Postmodern architecture can be thought of as sort of a theater of our cultural psyche. In the case of metropolitan buildings, we can see out of them, but we cannot see into them. There is also a sense of isolation leading to insanity, (Schizophrenia) brought on by the idea that one never has to leave the building during a lifetime, in order to survive. This yields the possibility that (as in solitary confinement) the only connection to the outside world, comes from a second-hand media resource. The skyscraper therefore, becomes a crucible of isolation. Three films that beautifully explore this concept are:



    • Way Down Town (directed by Gary Burns)

    • Me and You and Everyone We Know (directed by Miranda July)

    • Schizopolis (directed by Steven Soderbergh)



    A reference to this state of affairs is provided via the zoetrope elements. Some people are able to see an animated sequence using the zoetropes, and some people can’t. The obfuscating of images, in an exhibition setting can be off-putting to some viewers. If the viewer is trying to see images in this work, they have to become a user or participant in a performance. Many viewers seem inclined to interact with works of art, if they haven’t been acclimated to (or tainted by) museum exhibition rules and regulations. The sculpture transforms into a performance piece, when the viewer starts to engage the piece by trying to see images, bending over and blowing on the zoetropes and even sticking their heads inside the negative space of the work.

    What is expressed by the construct is that you have a viewer who is engaged in a work that references architecture, who may or may not be trying to view animated images therein, with varying degrees of success. It’s almost like watching the goings on in someone’s living room at night. What you have is a completely voyeuristic metaphor. The inclusion of the zoetrope can be read as a comment on the degree to which our culture is voyeuristic/exhibitionistic: the viewer is viewing and performing at the same time, whether they know it or not. Social networking technologies give us a panoptic [panopticon] view of how obsessed we are with the arcane details of our personal lives and our compulsion to share our mass stupidity with the entire world. Marketing professionals were smart enough to figure out how to capitalize on our own narcissism.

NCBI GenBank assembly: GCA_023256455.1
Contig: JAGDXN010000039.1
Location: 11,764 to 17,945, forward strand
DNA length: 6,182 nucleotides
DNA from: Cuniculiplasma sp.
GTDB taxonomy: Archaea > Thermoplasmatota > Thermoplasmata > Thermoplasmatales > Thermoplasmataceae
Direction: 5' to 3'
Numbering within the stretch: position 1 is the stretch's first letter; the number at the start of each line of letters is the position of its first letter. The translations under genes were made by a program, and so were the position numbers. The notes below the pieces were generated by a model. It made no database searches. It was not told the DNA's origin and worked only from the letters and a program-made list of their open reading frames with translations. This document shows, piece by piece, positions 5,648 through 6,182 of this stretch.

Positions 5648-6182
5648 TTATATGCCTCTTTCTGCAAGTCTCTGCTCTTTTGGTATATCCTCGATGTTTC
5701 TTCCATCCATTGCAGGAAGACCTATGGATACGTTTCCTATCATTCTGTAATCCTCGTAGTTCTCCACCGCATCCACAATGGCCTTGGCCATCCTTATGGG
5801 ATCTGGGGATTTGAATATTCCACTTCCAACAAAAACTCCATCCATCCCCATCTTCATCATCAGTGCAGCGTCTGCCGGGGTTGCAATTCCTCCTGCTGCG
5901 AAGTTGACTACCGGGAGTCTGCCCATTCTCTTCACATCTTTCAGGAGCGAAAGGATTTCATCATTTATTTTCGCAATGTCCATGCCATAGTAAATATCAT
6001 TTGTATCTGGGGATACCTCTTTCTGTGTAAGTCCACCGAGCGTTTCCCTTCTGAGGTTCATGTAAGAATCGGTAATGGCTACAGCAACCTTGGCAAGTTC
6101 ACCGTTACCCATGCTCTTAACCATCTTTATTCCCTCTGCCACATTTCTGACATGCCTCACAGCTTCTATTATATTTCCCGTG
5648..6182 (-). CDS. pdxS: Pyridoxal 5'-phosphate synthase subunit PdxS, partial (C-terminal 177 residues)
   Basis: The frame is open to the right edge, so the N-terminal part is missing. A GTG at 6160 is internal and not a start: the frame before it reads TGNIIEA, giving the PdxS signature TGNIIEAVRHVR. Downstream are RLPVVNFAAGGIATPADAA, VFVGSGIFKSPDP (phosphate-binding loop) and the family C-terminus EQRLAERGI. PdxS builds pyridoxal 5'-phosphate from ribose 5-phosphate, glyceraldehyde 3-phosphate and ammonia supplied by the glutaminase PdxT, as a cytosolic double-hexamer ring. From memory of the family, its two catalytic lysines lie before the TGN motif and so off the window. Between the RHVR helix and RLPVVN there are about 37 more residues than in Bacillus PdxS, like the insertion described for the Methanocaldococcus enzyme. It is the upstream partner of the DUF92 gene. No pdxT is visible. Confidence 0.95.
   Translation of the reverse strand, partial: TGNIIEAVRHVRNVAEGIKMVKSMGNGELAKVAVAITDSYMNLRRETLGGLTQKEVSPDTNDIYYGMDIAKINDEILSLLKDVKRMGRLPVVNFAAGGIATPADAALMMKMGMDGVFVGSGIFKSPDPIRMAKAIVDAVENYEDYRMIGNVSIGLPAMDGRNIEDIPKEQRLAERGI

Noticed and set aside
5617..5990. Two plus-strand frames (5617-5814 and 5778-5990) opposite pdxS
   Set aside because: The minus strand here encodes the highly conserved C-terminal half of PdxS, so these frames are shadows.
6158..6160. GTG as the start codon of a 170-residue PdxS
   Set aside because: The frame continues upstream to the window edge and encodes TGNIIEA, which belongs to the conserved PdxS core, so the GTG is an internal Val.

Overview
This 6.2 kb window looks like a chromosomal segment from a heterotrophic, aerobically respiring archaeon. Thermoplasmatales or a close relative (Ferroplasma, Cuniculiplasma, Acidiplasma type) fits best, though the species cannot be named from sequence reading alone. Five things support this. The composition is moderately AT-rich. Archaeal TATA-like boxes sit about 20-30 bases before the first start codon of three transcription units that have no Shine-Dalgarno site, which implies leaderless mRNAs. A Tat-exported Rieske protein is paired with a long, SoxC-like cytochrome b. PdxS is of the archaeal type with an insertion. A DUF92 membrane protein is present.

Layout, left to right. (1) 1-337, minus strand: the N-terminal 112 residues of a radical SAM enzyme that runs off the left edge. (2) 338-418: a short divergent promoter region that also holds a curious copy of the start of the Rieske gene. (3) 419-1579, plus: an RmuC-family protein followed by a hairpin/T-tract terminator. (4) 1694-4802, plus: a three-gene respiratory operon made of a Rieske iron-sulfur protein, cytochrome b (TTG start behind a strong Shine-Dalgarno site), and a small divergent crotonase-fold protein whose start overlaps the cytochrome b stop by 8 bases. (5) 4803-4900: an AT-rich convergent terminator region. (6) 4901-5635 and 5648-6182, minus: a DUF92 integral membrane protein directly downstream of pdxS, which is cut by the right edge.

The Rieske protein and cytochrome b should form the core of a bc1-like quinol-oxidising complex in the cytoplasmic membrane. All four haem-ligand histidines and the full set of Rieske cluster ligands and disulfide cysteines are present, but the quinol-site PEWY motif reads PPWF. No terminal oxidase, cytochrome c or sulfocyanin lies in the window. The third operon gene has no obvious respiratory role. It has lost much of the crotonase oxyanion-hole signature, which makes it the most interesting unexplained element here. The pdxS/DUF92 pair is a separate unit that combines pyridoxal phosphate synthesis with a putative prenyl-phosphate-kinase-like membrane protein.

There are 4 zoetropes in this work. Each animated sequence is a reference to the alchemical elements: fire, air, earth and water. These depictions are comments on how our society relates to these elements:



    • Fire - A gun barrell fires into the air.

    • Air - Smoke billows out of a smokestack.

    • Earth - Food flies into a subject's mouth and then is immediately excreted.

    • Water - An eye stares into space, while dark orbs crawl on a subject's forehead.